It’s no longer a secret that the classic vehicle is bound to be a thing of the past. And pretty soon, too. Connected car technology is taking over, and automotive manufacturers are seizing this opportunity.
Almost every investment is placed strategically. So, it’s become the norm that R&D (Research and Development) resources are directed towards the IT sector.
With this in mind, in April 2016, Hyundai launched a “roadmap for connected car development” – as they called it.
Or, in other words, a set of new technologies to revolutionize the way how drivers link their vehicles to real-life situations.
A Brief Overview of Hyundai’s Roadmap
The “Hyper-Connected and Intelligent Car” is designed to become a high-functioning computer on wheels. It is connected to other cars, offices, and homes. And the city, primarily.
The focus will be on:
- Smart remote maintenance services
- Autonomous driving and in-vehicle networking
- Smart Traffic
- Mobility Hub
What they have in mind is a hyperconnected car concept.
Emphasis will be on the set of “smart remote maintenance services”. That means that tech issues can be solved remotely before becoming problematic.
The high-performance mobility hub will ensure there will be enhanced interaction with other vehicles. The Autonomous Driving feature will reduce congestion by linking cars to the infrastructure.
Smart Home Services and smartphone developments will also be tackled, so as to be perfectly optimized for the concept.
What Is Cloud Connectivity Development on Hyundai’s Roadmap?
Hyundai’s roadmap is relying on the development of cloud connectivity.
It’s easy to see why every automotive provider should bet on this industry. By 2020, it is predicted that roughly 250 million connected vehicles will be seen on the roads all over the world.
Cisco purchased Jasper Technologies (the cloud-based Internet of Things platform developer), for $1.4 billion. If you want to be ahead in the game, this is the route to take. And Hyundai is on the right path.
For now, the strategic issues with cloud connectivity are:
- Function distribution
- Making sure the connection to the cloud is maintained even in weak signal areas.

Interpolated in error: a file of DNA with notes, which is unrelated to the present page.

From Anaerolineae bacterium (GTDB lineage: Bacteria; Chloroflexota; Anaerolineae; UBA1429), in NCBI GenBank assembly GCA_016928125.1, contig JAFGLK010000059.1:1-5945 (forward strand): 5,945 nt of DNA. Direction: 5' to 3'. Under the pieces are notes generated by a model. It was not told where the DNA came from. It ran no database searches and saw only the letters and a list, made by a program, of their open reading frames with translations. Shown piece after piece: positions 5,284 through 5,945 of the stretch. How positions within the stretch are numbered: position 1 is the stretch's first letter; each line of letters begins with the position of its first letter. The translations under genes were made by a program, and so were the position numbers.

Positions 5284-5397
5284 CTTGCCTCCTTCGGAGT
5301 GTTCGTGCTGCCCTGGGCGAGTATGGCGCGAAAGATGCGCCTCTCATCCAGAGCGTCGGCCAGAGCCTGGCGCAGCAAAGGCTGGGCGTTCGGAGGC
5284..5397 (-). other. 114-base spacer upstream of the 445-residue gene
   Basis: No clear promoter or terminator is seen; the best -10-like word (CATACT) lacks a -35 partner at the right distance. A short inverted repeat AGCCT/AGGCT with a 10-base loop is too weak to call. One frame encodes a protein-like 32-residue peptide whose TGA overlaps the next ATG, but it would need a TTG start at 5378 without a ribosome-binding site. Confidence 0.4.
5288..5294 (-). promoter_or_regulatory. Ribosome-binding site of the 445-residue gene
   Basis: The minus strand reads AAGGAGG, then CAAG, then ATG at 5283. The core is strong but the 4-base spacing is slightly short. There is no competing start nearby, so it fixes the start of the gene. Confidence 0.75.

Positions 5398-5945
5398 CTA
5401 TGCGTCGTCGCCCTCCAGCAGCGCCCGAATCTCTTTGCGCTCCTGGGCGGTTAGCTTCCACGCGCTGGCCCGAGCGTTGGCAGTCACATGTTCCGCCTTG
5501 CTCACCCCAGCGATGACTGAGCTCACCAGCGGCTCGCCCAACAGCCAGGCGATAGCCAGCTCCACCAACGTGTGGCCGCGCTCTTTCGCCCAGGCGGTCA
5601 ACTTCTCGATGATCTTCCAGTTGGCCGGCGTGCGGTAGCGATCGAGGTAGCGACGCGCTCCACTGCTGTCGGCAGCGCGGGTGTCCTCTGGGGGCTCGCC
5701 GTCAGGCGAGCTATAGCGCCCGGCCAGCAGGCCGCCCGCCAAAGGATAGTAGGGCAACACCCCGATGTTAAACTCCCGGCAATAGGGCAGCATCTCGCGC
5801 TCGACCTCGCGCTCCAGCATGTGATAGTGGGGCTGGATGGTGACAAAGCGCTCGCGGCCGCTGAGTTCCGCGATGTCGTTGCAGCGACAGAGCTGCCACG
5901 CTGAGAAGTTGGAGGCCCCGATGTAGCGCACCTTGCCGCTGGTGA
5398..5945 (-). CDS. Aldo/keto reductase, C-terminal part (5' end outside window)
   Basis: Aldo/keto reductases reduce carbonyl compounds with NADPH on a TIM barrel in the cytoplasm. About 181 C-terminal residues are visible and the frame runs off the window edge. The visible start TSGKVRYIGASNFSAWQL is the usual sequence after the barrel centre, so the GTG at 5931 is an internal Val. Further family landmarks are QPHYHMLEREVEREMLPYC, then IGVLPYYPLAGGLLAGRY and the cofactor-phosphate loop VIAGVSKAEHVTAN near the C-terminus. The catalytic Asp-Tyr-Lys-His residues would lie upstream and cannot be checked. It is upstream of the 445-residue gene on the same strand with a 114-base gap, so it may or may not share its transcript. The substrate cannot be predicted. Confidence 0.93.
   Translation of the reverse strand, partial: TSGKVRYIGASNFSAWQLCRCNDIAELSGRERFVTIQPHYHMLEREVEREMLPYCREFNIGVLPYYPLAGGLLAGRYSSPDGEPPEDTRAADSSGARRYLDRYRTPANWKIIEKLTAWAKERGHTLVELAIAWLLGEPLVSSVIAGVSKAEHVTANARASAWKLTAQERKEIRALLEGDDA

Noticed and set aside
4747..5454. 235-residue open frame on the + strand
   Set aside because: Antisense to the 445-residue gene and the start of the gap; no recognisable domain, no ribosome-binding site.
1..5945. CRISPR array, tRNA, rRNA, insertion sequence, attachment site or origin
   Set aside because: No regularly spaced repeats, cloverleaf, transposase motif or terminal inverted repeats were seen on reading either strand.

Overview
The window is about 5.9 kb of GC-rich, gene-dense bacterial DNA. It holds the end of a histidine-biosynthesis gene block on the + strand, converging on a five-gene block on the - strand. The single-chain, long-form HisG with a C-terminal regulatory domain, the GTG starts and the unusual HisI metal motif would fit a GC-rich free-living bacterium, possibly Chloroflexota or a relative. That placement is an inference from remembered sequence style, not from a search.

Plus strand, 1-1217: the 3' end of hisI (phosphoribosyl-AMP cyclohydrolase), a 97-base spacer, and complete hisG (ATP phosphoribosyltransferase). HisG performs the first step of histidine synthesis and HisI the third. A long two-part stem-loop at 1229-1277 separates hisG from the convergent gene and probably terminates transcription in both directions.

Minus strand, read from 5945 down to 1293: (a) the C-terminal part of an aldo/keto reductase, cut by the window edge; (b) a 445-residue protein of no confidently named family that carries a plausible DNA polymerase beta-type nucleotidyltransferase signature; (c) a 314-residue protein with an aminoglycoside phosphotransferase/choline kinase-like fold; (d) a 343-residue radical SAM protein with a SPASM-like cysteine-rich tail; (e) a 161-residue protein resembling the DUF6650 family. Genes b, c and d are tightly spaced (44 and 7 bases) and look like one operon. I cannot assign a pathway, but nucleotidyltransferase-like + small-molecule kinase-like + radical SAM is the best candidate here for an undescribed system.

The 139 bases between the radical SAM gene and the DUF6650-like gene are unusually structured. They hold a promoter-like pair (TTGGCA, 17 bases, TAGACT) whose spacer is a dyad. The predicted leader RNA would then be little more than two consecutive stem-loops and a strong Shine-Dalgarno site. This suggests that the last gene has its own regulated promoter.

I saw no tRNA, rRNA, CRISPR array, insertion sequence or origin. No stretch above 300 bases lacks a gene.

Hyundai needs to develop reliable operating processes. After all, a car isn’t a smartphone.
Solutions like OTA (over-the-air software) could be implemented for constant updates or bug fixes along the way. That’s very likely if you consider the growing demand for across-the -board connectivity.
What about Connected Car Security?
Closely linked to cloud connectivity are the security concerns revolving around this emerging trend.
With a mobile device, a security breach isn’t a disaster in most cases. But if your car is targeted by cyber criminals, that involves losing control over your life.
Cyber safety is no child’s play, and it is still an area where it is expected that developers will make significant progress.
That is why Hyundai focuses on connected car security with this roadmap. Vulnerable areas to be covered are:
- Secured hardware at the chip level
- Isolation and sandboxing capacities
- The in-vehicle system
An Ongoing Issue: In-Vehicle Networking
As the name suggests, the components of the vehicle are relying on specific software. It’s not a groundbreaking technology, but it needs improvement – something that Hyundai is bound to handle with their roadmap.
Once big automakers get more involved, wires will be reduced to a minimum. So will be the case with production costs on a system level. The wiring harness is diminished, which will contribute to weight reduction.
As a result, serviceability and reliability will be considerably enhanced.
Plus, there are software developments that can always be operated without being costly. A significant advantage of improved IVN (in-vehicle networking) is the collective sensor data system. Basically, there will be no need for multiple sensors.
Overall, software flexibility is the best feature in-vehicle networking will add to the existing set. That is why partnerships with top IT names in the industry are crucial for the success of Hyundai’ roadmap.
As you’ve seen throughout the article, it seems the IoT (Internet of Things) is what will further Hyundai’s prospects on the market.
They are on the right track in what concerns innovation. It remains to be seen, however, how the roadmap will address the connected car concerns.
If you have any thoughts about this development, feel free to comment in the section below.
Meanwhile, don’t forget to subscribe to my newsletter to get weekly food for thought about driverless cars and the mobility of the future